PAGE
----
Tips for Virgin StartUp Foodpreneur Festival 2015 - Masons Beans
Ben Mason is the founder of Masons Beans, creating fresh baked beans with a gourmet twist. Last year Ben won not one, but two awards at #VirginFoodFest - Best New Brand, and the People's Choice award. Here he shares his experience of entering, how his business has developed since that brilliant day, and tips for this year's Foodpreneur hopefuls (you can enter here!)
And there I was, stood on a stage, with my arms wrapped around Richard Branson. It wasn’t quite what I expected of my first month in business, but it felt good. He has a nice beard.
Let me take you back a bit, to before the Branson hug. You see I’d just launched a brand of fresh baked beans, Masons Beans (or Proper Beans as it was back then). Our beans are slow-cooked, have chunks of real tomato, smoked bacon and other delicious bits, but no added sugar. It’s a chilled product, cooked just as you’d make at home.
I approached Virgin Startup about six weeks before we were ready to launch. I’d funded the development myself but needed some cash for the launch. As part of that process I’d noticed the Foodpreneur competition online. I popped in some words about my project, and thought little more of it.
I don’t remember a whole lot about the next few weeks. It was wild. I’d managed to land Fortnum & Mason as our launch listing, based on the fact that Henry Heinz had launched his beans in the very same store back in 1886. I’d pitched them saying that it’d make a great story for the press. It worked. And the timing was a stroke of luck too. There we were, delivering our first batch of beans to Fortnums, launching to the trade at the Speciality & Fine Food Fair, and talking to a bunch of journalists at the same time.
The trade show was chaos, but we got away with it as total newbies. And then the press headlines started rolling in. The Guardian were unsure about the idea but the Daily Mail came out swinging, calling us ‘twice as good as Heinz’. The Telegraph, The Grocer and others all said lovely things. I felt charmed.
At this point the finalists for Foodpreneur were announced. I couldn’t believe that we’d been nominated for Most Exciting New Brand alongside the luscious-looking Duke of Delhi, and brilliant brands like Sweet Pea Pantry in the other categories.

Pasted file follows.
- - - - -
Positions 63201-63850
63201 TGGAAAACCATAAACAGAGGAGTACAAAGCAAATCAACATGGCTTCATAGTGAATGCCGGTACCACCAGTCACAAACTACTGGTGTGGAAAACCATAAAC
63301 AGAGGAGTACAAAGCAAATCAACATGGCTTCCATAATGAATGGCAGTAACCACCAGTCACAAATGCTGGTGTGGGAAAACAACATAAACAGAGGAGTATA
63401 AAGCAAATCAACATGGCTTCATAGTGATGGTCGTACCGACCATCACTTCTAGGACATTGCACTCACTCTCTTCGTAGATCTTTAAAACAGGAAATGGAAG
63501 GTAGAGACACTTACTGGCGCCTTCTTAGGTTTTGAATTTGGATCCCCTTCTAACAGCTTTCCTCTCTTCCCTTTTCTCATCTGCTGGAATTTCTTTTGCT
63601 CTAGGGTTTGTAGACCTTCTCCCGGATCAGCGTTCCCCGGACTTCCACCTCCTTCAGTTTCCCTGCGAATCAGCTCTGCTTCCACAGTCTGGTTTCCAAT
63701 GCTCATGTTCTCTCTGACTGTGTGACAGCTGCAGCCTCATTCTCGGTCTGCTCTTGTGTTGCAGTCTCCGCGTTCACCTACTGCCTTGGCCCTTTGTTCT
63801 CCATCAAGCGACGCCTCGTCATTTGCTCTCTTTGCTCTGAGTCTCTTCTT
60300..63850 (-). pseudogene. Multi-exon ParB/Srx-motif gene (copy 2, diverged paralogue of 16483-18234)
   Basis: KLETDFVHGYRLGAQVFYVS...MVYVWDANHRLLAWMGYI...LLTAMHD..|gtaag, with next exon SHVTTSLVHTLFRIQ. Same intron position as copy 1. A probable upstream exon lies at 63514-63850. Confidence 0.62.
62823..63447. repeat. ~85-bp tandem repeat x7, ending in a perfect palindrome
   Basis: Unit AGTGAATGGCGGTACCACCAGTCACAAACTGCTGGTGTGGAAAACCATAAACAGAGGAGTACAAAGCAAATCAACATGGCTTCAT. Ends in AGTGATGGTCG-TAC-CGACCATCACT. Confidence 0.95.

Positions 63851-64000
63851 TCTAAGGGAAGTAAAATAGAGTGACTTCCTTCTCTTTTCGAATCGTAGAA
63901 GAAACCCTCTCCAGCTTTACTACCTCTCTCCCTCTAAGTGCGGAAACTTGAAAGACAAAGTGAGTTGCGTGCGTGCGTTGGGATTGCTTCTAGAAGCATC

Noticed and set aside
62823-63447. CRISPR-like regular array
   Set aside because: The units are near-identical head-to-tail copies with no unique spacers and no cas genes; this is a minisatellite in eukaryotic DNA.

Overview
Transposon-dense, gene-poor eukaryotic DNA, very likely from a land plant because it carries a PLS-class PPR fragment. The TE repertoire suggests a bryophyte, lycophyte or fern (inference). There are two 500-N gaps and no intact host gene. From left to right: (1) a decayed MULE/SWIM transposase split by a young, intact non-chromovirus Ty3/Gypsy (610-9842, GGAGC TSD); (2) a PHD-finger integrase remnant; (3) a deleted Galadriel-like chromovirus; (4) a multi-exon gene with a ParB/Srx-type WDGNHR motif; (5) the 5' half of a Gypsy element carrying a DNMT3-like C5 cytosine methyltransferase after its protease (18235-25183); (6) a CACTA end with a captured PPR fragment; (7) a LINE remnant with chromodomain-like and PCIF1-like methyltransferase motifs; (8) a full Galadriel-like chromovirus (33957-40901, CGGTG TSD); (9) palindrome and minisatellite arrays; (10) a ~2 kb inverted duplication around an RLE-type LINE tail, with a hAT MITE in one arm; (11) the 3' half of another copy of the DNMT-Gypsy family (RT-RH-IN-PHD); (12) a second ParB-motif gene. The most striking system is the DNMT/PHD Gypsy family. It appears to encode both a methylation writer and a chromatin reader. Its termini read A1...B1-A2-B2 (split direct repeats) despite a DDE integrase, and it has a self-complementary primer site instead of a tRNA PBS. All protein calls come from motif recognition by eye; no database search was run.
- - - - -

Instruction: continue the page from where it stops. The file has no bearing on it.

I went in to record the pitch video, which would be seen by our judge Richard Branson. And this is where we were incredibly lucky. We had a fresh story, hot off the press. We’d launched the previous week; no one else was doing posh baked beans; and it had just been validated by lots of press coverage the previous week.
A few weeks later was Foodpreneur itself. I arrived to set up our stall. Everyone else was looking super polished and shiny. I was sweating and shouting at the two brand new chafing pans that were refusing to heat my beans. Luckily some cardboard and gaffer tape fixed the issue, and the beans were just about hot as everybody came round for a taste. Again I was trying to stir beans and tweet furiously at the same time - the People’s Choice award was up for grabs, and to win we had to get the most mentions of our hashtag.
Next was the award ceremony. First up was the People’s Choice award. I heard Richard Branson saying the word "Beans", and found myself stumbling up onto the stage. There was some confusion over whether there was a trophy or not, so I went in for a hug instead. And that was how I found myself locked in an embrace with the world’s most famous entrepreneur.
Next they announced all the other categories, with winners Sweet Pea Pantry, Sweet Virtues and Killer Tomato collecting their trophies. I nearly fell off my chair when my new mate Richard said our name again. He had a trophy for the second prize, so no more hugs.
We’ve had a great year since then. The award was a great part of our story. And our story helped land more press coverage, more awards and listings at Ocado, Selfridges and others. It’s not all been that charmed, but one thing we haven’t lacked is story. And story gives you momentum. And momentum is crucial in a startup.
So that’d be my first piece of advice to you. Think about your story. Why would my mum care about what you’re doing? Be honest with yourself. Why would she actually care? Our story was about 130 years of tinned beans before it was about my beans. And it was about people before it was about business. Be super clear in your pitch, and think about story before product.
And my second piece of advice would be about luck. Every startup needs the wind behind them. We were lucky with our launch timing, our press coverage, our awards. And that powered our story which convinced retailers to stock us and people to buy us. Recognise it when you have it, and take full advantage of it.
Enter this year's Foodpreneur Festival by clicking on the button below - or why not join in with the conversation on Twitter using the hashtag #VirginFoodFest?